SLP Milestones

September 15, 2019 by team0
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What should my child be able to do?

Hearing and Understanding Talking
Birth-3 Months

  • Startles to loud sounds.
  • Quiets or smiles when spoken to.
  • Seems to recognize your voice and quiets if crying.
  • Increases or decreases sucking behavior in response to sound.
Birth-3 Months

  • Makes pleasure sounds (cooing, gooing).
  • Cries differently for different needs.
  • Smiles when sees you.
4-6 Months

  • Moves eyes in direction of sounds.
  • Responds to changes in tone of your voice.
  • Notices toys that make sounds.
  • Pays attention to music.
4-6 Months

  • Babbling sounds more speech-like with many different sounds, including p, b, and m.
  • Chuckles and laughs.
  • Vocalizes excitement and displeasure.
  • Makes gurgling sounds when left alone and when playing with you.
7 Months-1 Year

  • Enjoys games like peek-o-boo and pat-a-cake.
  • Turns and looks in direction of sounds.
  • Listens when spoken to.
  • Recognizes words for common items like “cup”, “shoe”, “book”, or “juice”.
  • Begins to respond to requests (e.g. “Come here” or “Want more?”).
7 Months-1 Year
• Babbling has both long and short groups of sounds such as “tata upup
bibibibi.”

  • Uses speech or non-crying sounds to get and keep attention.
  • Uses gestures to communication (waving, holding arms to be picked up).
  • Imitates different speech sounds.
  • Has one or two words (hi, dog, dada, mama) around first birthday, although sounds may not be clear.
One to Two Years

  • Points to a few body parts when asked.
  • Follows simple commands and understands simple questions (“Roll the ball”, “Kiss the baby”, “Where’s your shoe?”).
  • Listens to simple stories, songs, and rhymes.
  • Points to pictures in a book when named.
One to Two Years

  • Says more words every month.
  • Uses some one- or two- word questions (“Where kitty?”, “Go bye-bye?”, “What’s that?”).
  • Puts two words together (“more cookie”, “no juice”, “mommy book”).
  • Uses many different consonant sounds of the beginning of words.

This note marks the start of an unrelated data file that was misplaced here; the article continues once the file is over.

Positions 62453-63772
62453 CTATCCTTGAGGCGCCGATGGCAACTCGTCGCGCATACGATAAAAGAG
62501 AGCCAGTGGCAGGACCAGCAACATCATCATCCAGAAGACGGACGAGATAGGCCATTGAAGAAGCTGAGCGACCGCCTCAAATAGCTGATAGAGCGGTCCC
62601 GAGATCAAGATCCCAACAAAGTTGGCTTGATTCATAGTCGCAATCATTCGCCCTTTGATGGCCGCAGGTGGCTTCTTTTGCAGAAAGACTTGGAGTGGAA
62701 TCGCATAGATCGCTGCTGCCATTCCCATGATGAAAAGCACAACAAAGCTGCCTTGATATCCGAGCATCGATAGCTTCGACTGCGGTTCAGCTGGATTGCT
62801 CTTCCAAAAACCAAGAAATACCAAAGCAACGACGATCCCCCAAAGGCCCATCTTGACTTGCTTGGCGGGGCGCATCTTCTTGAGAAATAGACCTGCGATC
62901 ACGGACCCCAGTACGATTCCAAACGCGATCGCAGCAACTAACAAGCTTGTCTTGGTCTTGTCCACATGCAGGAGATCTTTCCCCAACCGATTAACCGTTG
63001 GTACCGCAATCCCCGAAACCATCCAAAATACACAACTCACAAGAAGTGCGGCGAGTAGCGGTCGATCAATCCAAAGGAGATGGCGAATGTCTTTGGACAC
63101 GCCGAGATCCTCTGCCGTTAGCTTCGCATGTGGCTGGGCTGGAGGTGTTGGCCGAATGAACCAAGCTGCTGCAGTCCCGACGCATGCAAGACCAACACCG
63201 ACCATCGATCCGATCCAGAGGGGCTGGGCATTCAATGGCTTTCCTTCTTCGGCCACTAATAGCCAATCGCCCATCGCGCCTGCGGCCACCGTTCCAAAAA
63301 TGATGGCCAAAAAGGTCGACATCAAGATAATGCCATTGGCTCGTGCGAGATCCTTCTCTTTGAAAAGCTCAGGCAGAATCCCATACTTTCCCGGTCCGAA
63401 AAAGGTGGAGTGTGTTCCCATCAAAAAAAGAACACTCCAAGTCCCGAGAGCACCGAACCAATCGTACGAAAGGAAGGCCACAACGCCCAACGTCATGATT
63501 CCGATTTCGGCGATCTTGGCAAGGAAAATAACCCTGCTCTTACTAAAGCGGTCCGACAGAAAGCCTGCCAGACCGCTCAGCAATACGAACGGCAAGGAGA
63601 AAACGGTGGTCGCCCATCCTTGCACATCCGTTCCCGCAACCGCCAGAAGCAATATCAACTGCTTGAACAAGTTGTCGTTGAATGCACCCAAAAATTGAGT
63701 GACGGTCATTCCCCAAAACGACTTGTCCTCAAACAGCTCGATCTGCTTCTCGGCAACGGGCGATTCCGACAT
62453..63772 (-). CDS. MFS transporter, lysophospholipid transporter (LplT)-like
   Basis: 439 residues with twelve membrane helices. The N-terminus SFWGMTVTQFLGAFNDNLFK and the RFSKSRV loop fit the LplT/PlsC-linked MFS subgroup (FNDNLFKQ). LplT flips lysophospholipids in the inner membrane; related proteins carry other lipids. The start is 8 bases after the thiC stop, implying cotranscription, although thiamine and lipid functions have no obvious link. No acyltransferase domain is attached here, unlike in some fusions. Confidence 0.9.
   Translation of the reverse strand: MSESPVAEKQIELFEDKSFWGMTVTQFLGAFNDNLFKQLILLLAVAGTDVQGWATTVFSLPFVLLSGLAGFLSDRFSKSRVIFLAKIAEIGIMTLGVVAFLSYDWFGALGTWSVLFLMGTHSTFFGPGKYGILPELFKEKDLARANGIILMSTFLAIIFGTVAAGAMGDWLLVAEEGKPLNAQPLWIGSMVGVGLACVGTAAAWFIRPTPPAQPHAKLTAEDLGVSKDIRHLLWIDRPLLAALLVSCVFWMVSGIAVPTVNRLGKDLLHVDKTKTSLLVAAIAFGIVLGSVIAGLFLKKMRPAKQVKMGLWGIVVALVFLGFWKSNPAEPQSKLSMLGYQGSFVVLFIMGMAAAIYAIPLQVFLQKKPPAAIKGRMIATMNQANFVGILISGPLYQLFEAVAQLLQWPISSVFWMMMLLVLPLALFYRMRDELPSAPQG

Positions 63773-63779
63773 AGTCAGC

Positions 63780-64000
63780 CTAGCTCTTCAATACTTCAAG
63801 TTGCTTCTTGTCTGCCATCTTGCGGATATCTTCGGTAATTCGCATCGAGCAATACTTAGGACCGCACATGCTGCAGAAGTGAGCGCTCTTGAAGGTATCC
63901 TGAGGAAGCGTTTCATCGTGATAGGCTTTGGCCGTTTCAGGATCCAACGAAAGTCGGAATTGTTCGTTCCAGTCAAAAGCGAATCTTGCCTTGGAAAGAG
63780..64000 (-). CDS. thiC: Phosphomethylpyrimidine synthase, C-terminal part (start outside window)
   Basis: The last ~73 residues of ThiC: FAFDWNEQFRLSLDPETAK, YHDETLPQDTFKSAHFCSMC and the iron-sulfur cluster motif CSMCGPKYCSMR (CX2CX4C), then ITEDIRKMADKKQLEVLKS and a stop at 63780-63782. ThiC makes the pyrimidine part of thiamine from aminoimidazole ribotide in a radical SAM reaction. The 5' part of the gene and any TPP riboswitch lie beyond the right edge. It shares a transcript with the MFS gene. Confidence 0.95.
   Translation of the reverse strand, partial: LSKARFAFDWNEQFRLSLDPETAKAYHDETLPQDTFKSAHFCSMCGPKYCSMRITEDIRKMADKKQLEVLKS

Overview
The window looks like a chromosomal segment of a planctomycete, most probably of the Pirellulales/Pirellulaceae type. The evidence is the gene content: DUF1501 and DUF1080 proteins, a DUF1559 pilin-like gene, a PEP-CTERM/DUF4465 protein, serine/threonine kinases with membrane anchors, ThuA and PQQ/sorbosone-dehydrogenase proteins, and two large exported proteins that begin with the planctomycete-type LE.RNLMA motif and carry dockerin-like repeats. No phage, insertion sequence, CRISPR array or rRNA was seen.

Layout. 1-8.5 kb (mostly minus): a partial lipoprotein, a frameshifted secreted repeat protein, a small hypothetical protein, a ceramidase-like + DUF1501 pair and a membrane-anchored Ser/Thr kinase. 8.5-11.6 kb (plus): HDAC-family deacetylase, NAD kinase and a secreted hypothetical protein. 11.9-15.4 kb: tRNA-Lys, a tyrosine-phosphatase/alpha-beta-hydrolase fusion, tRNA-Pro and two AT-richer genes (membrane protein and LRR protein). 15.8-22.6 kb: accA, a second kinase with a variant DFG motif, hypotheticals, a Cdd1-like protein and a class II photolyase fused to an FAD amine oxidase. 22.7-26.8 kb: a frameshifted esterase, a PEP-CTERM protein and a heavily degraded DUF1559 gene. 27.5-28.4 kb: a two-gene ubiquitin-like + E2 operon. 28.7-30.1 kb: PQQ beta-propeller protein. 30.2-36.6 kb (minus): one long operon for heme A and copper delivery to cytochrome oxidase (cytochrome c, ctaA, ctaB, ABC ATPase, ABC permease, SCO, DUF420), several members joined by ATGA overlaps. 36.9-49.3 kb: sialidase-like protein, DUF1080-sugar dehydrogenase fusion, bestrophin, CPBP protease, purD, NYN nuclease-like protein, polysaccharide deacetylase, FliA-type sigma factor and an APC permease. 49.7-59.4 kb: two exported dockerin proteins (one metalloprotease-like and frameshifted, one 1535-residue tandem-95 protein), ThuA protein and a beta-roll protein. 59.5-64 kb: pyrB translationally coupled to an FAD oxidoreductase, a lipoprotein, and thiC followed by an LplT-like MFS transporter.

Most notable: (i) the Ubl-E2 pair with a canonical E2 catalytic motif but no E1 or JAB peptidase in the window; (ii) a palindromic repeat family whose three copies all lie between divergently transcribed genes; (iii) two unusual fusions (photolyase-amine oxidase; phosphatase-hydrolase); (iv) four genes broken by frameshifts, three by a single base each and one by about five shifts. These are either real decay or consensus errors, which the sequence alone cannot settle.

Two to Three Years

  • Understands differences in meaning (“go-stop”, “in-on”, “big-little”, “up-down”).
  • Follows two requests (“Get the book and put it on the table”).
  • Listens to and enjoys hearing stories for longer periods of time.
Two to Three Years

  • Has a word for almost everything.
  • Uses two- or three- words to talk about and ask for things.
  • Uses k, g, f, t, d, and n sounds.
  • Speech is understood by familiar listeners most of the time.
  • Often asks for or directs attention to objects by naming them.
  • Asks why?
  • May stutter on words or sounds.
Three to Four Years

  • Hears you when call from another room.
  • Hears television or radio at the same loudness level as other family members.
  • Understands words for some colors, like red, blue, and green.
  • Understands words for some shapes, like circle and square.
  • Understands words for family, like brother, grandmother, and aunt.
Three to Four Years

  • Talks about activities at school or at friends’ homes.
  • Talks about what happened during the day. Uses about 4 sentences at a time.
  • People outside of the family usually understand child’s speech.
  • Answers simple, “who?”, “what?”, “where?”, and “why?” questions.
  • Asks when and how questions.
  • Says rhyming words, like hat-cat.
  • Uses pronouns, like I, you, me, we, and they.
  • Uses some plural words, like toys, birds, and buses.
  • Uses a lot of sentences that have 4 or more words.
  • Usually talks easily without repeating syllables or words.
Four to Five Years

  • Understands words for order, like first, next, and last.
  • Understands words for time, like yesterday, today, and tomorrow.
  • Follows longer directions, like “Put your pajamas on, brush your teeth, and then pick out a book.”
  • Follows classroom directions, like “Draw a circle on your paper around something you eat.”
  • Hears and understands most of what is said at home and in school.
Four to Five Years

  • Says all speech sounds in words. May make mistakes on sounds that are harder to say, like l, s, r, v, z, ch, sh, th.
  • Responds to “What did you say?”
  • Talks without repeating sounds or words most of the time.
  • Names letters and numbers.
  • Uses sentences that have more than 1 action word, like jump, play, and get. May make some mistakes, like “Zach got 2 video games, but I got one.”
  • Tells a short story.
  • Keeps a conversation going.
  • Talks in different ways depending on the listener and place. May use short sentences with younger children or talk louder outside than inside.

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